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Best Practices to Develop a Great Employer Brand

15 September 2020

By Adam Spoors

Best Practices to Develop a Great Employer Brand

When it comes to recruitment it can be a competitive business, companies are going against one another to attract the most talented employees. Employees today are looking beyond the financial benefits a potential employer can give them and instead are looking for an employer that has their employees best interests, skill development, career advancement and wellbeing at heart.  

To stand out from the competition and gain a competitive edge, companies are investing in developing a great employer brand to make them more attractive to top-level candidates. To really set your company apart from others in your niche, it’s imperative that you have a world-class employer brand.  

Employer branding relates to an employer’s reputation as a place to work and their value proposition. It is very much about how you communicate what working life could look like at your company and why candidates should want to work there.  

With 84% of job seekers saying the reputation of a company as an employer is important when deciding to apply for a job and 9 out 10 candidates saying they would apply for a job at a company that actively maintains its employer brand, companies cannot afford to ignore employer branding.  

It’s no longer a nice to have, but an essential part of the recruitment process and one companies need if they want to employ the best talent. When it comes to your employer brand there are best practices you can follow to ensure your employer brand is the best it
can be. Let’s take a look at the best practices to develop a great employer brand.

The Application Experience

The best way to test the application experience of your candidates is to complete your own application process. Doing so will help you review it and highlight any areas of improvement.  

The application experience is a big factor in the decision making process when talent decides to apply for a job. Companies spend a large amount of time and resources to get candidates to the application form but lose almost two-thirds of applicants during the process.

Social Media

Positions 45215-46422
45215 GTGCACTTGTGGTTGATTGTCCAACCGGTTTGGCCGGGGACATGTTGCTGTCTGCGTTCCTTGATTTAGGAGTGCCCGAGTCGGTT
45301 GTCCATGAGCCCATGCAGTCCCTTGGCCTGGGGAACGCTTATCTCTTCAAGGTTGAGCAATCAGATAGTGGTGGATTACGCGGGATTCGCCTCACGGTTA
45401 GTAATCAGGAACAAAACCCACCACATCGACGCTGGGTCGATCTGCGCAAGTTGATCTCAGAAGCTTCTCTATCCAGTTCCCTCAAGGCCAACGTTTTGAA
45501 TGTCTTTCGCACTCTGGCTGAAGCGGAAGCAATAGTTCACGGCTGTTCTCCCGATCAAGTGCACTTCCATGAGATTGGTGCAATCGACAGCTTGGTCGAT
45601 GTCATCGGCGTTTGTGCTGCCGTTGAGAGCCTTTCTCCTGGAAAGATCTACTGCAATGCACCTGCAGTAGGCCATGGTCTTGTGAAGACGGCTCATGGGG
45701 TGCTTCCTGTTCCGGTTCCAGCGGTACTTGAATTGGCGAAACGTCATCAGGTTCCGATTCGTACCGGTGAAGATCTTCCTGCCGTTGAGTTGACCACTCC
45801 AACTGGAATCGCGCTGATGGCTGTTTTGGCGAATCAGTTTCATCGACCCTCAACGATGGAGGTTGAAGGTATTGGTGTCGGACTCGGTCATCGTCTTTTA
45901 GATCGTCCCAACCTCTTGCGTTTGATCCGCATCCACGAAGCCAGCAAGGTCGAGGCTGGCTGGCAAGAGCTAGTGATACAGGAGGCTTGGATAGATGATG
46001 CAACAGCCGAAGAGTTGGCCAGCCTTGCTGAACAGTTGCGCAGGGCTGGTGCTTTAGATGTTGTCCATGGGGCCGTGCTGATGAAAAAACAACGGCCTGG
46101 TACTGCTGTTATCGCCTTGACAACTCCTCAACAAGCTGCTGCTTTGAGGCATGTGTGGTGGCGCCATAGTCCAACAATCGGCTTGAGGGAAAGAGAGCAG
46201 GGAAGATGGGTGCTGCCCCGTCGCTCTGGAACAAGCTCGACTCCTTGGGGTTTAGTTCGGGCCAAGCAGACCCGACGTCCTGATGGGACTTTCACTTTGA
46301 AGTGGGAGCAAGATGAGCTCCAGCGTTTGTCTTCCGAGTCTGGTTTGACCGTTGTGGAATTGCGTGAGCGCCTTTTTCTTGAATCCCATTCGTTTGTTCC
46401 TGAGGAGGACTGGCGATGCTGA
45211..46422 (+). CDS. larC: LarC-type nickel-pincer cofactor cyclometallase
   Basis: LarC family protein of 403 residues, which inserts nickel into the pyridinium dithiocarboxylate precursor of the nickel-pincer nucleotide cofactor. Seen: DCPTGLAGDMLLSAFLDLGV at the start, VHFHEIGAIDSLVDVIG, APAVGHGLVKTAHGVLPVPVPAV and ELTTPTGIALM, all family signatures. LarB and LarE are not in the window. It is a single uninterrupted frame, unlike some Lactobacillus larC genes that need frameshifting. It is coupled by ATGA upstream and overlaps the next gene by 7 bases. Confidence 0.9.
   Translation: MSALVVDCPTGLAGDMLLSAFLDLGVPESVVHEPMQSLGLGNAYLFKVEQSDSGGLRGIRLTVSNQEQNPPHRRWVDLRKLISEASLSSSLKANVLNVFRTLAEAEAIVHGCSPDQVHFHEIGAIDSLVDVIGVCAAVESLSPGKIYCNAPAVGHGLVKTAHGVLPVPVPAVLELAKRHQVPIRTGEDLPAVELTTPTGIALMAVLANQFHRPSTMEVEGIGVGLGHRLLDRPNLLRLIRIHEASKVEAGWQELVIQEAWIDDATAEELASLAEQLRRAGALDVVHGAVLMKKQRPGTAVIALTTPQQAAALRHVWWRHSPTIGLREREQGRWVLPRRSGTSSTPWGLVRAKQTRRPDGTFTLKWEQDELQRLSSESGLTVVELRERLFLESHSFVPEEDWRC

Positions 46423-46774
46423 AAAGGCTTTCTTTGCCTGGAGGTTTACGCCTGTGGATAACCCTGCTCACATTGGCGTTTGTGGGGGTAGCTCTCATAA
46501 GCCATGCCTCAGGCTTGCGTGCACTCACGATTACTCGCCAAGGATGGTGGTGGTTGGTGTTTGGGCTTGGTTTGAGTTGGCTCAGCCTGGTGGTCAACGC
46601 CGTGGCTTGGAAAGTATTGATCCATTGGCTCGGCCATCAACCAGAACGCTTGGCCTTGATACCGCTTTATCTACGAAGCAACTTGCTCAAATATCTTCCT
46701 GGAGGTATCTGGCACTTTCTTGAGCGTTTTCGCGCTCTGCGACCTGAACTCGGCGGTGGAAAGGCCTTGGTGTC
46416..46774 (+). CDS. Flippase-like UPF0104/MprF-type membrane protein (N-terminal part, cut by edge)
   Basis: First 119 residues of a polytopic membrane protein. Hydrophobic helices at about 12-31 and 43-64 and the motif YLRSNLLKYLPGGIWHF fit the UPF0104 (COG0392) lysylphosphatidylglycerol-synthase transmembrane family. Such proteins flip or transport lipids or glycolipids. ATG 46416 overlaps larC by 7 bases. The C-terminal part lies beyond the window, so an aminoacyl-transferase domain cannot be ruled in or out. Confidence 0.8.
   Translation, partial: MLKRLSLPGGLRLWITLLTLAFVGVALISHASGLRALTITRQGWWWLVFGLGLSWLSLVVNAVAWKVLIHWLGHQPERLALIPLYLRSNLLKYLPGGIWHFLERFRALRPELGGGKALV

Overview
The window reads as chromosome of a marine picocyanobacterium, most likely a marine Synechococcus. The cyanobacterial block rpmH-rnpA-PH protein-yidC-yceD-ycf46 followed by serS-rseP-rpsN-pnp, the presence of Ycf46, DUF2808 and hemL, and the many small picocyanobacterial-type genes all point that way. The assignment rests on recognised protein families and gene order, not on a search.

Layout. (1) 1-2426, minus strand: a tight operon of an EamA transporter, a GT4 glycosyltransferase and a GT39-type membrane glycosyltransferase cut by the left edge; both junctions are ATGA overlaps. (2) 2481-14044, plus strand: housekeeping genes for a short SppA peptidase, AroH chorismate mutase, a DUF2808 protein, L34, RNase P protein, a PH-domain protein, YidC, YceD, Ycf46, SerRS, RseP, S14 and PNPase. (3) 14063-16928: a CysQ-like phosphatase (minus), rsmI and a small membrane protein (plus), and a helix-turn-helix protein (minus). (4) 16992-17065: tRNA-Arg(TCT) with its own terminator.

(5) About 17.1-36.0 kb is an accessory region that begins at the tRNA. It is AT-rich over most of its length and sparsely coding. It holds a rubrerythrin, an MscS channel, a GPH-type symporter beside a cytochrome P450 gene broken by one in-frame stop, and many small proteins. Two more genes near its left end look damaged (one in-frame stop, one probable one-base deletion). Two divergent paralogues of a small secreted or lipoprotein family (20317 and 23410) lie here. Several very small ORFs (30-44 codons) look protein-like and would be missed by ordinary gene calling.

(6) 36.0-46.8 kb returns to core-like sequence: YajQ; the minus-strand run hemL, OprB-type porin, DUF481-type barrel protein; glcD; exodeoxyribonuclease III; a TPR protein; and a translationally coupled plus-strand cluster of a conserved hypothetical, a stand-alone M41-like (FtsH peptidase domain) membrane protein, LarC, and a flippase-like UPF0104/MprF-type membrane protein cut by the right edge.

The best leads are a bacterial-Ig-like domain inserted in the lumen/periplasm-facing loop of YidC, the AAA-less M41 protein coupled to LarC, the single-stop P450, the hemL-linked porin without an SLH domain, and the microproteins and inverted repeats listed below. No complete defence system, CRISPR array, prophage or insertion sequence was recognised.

Companies use their social media channels to build their brand as a company, but an increasing amount of companies are now looking to social as a crucial platform to build their employer brand and attract candidates. LinkedIn in particular has become a primary tool for job seekers looking for the next move in their career.

Your social channels can help give candidates an insight into life at your organisation through employee advocacy, where employees share their story in either written or video form and with features such as “a day in the life” or “why I applied” stories.

Engaging Content

Content and communication play a key role in employer branding, but it’s not enough to just create content, it’s important that your content is seen by the right people so that it drives talent to your business so you can nurture them into potential hires. 

Content is extremely important during the awareness and education stage of the candidate journey and plays a crucial role in their decision to make an application. It is best practice when developing an employer brand to go beyond talking about compensation and instead focuses on your employer value proposition.  

If you can position your business as a meaningful and fulfilling place to work that encourages a good company culture and invests and rewards its employees, it will become a desirable place to work.

Factors out of your Control

While you cannot directly affect external things that impact your employer brand such as media, consumer experience and word of mouth, if approached strategically you can influence them positively to help build a good reputation as an employer and help build a great employer brand.

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